Drinking more water is the simplest cure for dehydration - ideally, the average person should consume about two litres (three and a half pints) per day. If you suddenly increase your water intake, though, you may find that you suffer other heath problems as essential vitamins and minerals are flushed out of your system.

For this reason, increasing your water intake should be combined with increasing your intake of nutrients. A good way to do this is to drink fruit juice. This will have the added benefit of making you feel more alert when you are flagging because of your sleep problems. Try to spread your fluid intake out across the day, and if you suffer from dizziness, add a small pinch of sea salt to your food - this will help to ensure a healthy electrolyte balance.

If you are exercising regularly, your water intake should increase accordingly. Try to drink immediately after you finish exercising and stop only when you are no longer thirsty.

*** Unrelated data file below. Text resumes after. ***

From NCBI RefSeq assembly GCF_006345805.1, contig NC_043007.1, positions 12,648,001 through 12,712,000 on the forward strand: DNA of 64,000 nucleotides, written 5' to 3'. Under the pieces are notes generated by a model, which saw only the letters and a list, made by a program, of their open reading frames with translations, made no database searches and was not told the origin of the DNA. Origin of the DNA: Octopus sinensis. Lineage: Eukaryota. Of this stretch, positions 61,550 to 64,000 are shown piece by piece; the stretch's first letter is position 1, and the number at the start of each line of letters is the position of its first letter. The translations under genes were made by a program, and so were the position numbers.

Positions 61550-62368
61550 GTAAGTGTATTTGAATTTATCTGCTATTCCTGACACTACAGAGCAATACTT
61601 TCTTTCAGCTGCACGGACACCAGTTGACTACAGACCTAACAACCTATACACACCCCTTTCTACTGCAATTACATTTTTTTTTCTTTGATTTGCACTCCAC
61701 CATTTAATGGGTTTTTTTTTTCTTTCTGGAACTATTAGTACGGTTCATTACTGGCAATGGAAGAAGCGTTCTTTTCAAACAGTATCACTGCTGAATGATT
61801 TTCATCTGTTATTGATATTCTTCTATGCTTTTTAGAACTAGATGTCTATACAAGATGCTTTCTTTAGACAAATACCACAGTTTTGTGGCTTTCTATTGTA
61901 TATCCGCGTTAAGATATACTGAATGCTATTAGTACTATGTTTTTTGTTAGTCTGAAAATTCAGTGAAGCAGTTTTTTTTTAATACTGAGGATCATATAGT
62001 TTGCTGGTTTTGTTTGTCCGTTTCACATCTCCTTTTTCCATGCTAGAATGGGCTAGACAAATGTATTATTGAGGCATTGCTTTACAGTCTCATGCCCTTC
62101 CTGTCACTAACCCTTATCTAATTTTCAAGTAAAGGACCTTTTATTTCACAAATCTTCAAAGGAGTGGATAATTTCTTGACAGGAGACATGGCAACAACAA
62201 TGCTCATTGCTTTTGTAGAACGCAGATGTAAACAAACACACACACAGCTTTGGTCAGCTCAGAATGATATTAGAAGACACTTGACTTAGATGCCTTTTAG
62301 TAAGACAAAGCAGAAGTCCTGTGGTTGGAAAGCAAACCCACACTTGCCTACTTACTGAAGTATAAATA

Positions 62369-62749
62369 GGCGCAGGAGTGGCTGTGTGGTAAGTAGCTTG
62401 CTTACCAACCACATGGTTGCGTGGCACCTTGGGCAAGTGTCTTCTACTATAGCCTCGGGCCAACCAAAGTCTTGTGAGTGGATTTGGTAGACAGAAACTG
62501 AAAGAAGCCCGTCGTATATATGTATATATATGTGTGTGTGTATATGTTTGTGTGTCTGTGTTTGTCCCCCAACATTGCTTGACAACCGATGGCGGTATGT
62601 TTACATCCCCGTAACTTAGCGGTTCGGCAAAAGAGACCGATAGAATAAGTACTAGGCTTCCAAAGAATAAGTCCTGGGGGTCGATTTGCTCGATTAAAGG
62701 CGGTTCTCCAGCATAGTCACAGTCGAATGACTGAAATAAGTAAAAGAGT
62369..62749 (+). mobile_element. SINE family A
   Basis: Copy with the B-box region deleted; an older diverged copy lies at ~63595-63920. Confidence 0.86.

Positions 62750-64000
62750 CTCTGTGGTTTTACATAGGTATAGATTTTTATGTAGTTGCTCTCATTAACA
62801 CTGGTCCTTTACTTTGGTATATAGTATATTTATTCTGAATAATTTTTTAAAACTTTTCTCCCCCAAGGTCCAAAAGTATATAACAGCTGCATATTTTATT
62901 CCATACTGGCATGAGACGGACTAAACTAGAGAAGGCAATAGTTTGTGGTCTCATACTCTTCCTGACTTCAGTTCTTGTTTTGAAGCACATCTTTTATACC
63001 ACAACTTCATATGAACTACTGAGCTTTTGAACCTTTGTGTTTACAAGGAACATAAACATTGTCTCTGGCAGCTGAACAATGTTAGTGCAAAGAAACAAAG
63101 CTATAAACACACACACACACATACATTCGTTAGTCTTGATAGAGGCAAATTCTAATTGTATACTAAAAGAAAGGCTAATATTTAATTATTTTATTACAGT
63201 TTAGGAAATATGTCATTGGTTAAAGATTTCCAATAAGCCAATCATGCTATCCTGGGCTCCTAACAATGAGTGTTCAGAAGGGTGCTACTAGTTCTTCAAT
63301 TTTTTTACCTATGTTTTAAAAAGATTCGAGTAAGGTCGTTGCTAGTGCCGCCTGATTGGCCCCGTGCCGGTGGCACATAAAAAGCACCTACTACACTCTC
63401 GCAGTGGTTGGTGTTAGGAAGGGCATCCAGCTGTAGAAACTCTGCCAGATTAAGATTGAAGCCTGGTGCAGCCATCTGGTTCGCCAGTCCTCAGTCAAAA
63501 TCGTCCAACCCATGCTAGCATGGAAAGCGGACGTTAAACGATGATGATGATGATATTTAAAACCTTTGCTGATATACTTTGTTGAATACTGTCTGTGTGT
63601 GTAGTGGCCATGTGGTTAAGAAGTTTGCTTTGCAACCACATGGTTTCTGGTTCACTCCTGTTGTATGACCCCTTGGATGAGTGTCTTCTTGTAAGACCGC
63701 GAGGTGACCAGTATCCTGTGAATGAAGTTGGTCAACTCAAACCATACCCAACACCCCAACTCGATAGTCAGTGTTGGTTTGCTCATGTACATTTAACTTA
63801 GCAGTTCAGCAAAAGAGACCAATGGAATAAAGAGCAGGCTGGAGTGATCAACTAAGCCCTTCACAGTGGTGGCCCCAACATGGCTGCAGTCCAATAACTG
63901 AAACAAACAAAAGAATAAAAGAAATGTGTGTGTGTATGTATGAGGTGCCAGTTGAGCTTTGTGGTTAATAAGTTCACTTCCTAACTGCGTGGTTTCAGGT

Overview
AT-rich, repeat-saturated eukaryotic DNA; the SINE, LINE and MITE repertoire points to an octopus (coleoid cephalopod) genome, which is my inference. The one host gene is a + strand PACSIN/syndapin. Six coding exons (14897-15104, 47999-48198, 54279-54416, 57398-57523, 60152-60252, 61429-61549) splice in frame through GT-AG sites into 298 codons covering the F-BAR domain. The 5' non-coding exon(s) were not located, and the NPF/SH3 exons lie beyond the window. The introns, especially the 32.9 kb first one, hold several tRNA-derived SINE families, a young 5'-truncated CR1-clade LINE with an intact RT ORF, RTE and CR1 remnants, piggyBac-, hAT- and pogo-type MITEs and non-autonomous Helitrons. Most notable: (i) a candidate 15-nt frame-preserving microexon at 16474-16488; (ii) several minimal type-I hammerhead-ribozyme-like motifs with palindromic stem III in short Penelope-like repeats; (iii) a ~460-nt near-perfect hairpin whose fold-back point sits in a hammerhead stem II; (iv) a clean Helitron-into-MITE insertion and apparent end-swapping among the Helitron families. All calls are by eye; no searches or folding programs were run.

Water and the Sleep Cycle

Staying properly hydrated through regular consumption of water or fruit juice can also help to regulate your sleep cycle. Avoid fizzy drinks with lots of sugar, which can boost your energy levels only to drop them later. Try to get into a healthy pattern.

Even if you feel thirsty, drinking right before you go to bed can cause sleep problems when you wake up needing to empty your bladder. If you drink half a pint to a pint of water about an hour before you're ready for bed, most of it should pass through you before you go to sleep, and your body will have what it needs to run natural processes as you sleep. Drinking immediately after getting up in the morning will enable it to learn that more supplies will arrive when needed.

Supporting and training your body in this way can help you to manage dehydration-related insomnia and enjoy much more satisfying sleep.